By: Paul Oeka November 03, 2022

Photo credit: Paga Hill Estate

Large scale Cocoa farming is not something that is familiar in the highlands region of Papua New Guinea but the Chimbu Province in the highlands region is breaking barriers by engaging in large scale Cocoa farming for commercial purposes.

For many this may sound peculiar because we have never heard of Cocoa being farmed in large scale for commercial purpose in Chimbu or any other parts of the highlands region for that matter. This is because cocoa and other crops that are grown in the coastal region do not adapt and grow well and yield in the highlands which is due to the cold weather and climate.

But that has changed, thanks to climate change where there are more than a million cocoa trees growing in the Chimbu Province and cocoa farmers in the province are aiming to grow a million more cocoa trees by mid 2023.

In Karamui alone there are more than 200,000 mature cocoa trees that are growing, making good money for the farmers in the area. There is a steadily increasing 30 hectare cocoa plantation known as Sorita cocoa plantation located in Karamui, Salt Nomane District in the Chimbu Province. From these 30 hectares they have already harvested and sold cocoa beans to the international market.

Sorita Cocoa farm is the largest cocoa plantation in the highlands region and is owned by Norman Mondo, who has more than 20 hectares of cocoa plantation in Karamui and has a Cocoa Exporting licence.

Cocoa board Chief Executive Officer Boto Gaupu presented a Cocoa export licence to Karamui cocoa farmer Norman Mondo a couple of years ago.

Mr Mondo is slowly expanding his cocoa plantation to meet the world demand. Mostly he employs the local villagers in the Karamui area to work in his plantation.

Karamui cocoa came second in PNG Cocoa of Excellency show in Lae, Morobe Province in 2019 and also came in at 50th place amongst 375 countries who competed for the world Cocoa Excellency show in France last year.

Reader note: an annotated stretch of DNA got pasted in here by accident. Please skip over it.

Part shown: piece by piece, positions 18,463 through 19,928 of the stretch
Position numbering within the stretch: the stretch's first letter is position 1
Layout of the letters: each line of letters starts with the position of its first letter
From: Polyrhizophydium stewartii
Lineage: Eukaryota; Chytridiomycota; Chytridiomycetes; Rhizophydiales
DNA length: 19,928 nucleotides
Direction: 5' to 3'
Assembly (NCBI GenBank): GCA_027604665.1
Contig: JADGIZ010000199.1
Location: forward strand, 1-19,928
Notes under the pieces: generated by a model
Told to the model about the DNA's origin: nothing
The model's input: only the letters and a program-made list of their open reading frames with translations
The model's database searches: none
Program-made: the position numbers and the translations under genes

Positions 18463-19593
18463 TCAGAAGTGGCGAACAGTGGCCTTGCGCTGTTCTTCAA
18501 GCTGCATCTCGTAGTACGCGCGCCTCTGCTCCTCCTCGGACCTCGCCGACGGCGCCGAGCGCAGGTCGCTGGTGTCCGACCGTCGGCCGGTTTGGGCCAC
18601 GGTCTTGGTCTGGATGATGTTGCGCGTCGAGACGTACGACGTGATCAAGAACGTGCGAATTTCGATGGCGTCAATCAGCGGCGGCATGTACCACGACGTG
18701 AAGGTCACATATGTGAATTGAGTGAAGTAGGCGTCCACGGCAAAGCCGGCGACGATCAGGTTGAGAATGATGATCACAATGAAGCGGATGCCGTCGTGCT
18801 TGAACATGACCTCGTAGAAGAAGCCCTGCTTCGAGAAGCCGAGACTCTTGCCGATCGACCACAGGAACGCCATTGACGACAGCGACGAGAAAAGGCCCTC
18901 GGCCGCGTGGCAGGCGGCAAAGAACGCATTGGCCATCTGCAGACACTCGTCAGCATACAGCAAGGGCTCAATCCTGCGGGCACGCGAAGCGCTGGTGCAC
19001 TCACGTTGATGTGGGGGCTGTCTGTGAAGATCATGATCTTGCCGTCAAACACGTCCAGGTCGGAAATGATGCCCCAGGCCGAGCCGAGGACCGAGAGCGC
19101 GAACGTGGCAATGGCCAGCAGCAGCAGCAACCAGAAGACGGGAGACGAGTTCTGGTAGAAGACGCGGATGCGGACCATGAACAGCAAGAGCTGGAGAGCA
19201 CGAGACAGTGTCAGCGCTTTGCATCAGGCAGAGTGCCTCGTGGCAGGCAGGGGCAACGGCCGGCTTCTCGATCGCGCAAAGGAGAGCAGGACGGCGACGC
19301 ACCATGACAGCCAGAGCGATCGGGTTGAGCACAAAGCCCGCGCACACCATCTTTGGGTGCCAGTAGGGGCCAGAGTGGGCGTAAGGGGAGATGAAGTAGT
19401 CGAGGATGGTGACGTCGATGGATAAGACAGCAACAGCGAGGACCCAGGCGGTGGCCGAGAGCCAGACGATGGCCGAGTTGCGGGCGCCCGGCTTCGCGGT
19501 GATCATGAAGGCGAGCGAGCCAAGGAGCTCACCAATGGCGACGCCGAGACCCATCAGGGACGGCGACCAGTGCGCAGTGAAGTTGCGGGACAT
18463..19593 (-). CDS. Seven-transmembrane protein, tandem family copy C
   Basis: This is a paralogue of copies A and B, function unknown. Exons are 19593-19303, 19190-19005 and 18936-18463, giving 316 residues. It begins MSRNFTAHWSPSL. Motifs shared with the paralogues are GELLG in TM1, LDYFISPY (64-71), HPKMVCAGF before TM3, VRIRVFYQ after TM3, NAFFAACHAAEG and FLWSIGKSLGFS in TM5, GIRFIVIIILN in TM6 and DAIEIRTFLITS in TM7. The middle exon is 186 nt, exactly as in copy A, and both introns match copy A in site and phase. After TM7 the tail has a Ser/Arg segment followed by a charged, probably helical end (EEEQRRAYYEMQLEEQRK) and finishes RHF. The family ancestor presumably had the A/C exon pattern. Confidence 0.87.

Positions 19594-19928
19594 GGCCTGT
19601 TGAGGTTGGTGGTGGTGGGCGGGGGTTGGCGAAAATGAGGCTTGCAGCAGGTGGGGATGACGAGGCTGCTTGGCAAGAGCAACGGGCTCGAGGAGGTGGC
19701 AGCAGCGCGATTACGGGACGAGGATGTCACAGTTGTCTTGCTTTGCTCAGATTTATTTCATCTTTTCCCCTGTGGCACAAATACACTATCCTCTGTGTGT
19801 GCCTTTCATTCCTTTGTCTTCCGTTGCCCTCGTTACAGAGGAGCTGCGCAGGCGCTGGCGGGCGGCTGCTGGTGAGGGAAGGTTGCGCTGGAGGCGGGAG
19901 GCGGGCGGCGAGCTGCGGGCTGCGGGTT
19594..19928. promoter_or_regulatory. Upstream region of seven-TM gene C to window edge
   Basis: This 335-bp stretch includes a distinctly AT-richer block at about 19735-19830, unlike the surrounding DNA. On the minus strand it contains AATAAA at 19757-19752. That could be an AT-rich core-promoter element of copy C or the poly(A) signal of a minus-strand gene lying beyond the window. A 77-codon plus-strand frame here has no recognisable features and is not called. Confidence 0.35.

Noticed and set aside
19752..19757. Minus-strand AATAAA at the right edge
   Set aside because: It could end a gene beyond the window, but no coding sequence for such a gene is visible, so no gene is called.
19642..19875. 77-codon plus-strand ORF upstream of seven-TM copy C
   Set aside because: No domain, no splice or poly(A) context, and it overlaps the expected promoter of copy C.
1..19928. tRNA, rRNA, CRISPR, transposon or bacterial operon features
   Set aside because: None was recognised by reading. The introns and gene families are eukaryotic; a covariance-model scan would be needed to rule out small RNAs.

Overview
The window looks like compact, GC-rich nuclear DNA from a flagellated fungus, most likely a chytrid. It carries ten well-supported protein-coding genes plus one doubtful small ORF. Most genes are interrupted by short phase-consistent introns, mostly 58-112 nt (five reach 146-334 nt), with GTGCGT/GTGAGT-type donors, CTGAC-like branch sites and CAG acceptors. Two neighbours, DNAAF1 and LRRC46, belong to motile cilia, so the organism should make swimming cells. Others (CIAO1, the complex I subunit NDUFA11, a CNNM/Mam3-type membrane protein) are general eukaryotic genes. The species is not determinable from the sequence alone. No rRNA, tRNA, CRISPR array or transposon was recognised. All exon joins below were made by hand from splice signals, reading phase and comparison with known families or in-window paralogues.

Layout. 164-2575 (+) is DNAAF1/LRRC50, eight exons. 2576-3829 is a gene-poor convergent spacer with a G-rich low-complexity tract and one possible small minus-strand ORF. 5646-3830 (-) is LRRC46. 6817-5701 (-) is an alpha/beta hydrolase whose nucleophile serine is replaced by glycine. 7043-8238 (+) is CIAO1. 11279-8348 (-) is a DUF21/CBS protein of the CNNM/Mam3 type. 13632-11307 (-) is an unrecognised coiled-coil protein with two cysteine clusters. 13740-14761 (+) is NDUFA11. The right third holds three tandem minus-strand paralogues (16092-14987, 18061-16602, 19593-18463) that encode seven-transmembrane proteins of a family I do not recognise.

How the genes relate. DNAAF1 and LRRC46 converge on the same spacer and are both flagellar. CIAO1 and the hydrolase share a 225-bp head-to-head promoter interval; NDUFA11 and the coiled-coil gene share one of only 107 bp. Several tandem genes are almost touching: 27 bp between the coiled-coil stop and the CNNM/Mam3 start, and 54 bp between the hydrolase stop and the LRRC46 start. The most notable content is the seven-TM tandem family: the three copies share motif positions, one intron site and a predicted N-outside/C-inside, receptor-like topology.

World Cocoa analysts have labelled the Cocoa beans from the Chimbu province to be some of the biggest Cocoa beans internationally as the cocoa beans that have been produced in the province are sampled to be quite huge.

While the cocoa farm in Karamui is expanding every day, the people of the neighbouring Gumine District have also planted more than 200,000 cocoa trees and are continuing to plant this year to reach the one million mark.

The Gumine Cocoa farmers were supported by their former local MP Nick Kuman, who had urged his people to seriously look at cocoa as an alternate cash crop apart from coffee. He stressed that cocoa has the potential to produce high yield and good returns in income to the farmers.

The former MP had given out K2 million in Small to Medium Enterprise (SME) funds for the Gumine district and wants farmers in this area to utilise these funds to tap into the cultivating and farming of Cocoa.

In relation, Field service quality assurance manager of the Cocoa Board of PNG Mr Nathan Wartovo said cocoa normally grows in the coastal areas but today it is growing well in the highlands region because of climate change.

"Karamui in Chimbu province has been the leader in the highlands region in cocoa farming but now we also have farmers in Eastern Highlands, Jiwaka and Western Highlands farming cocoa". Wartovo said.

He said farmers in these areas were brought in by the Cocoa Board to display their cocoa at the Highlands Cocoa show hosted earlier this year in Kundiawa, Chimbu Province.

It is already becoming a reality that Chimbu Province has become the first province in the highlands region to farm and produce high quality cocoa and is competitive in the country and on the international market against other cocoa beans.

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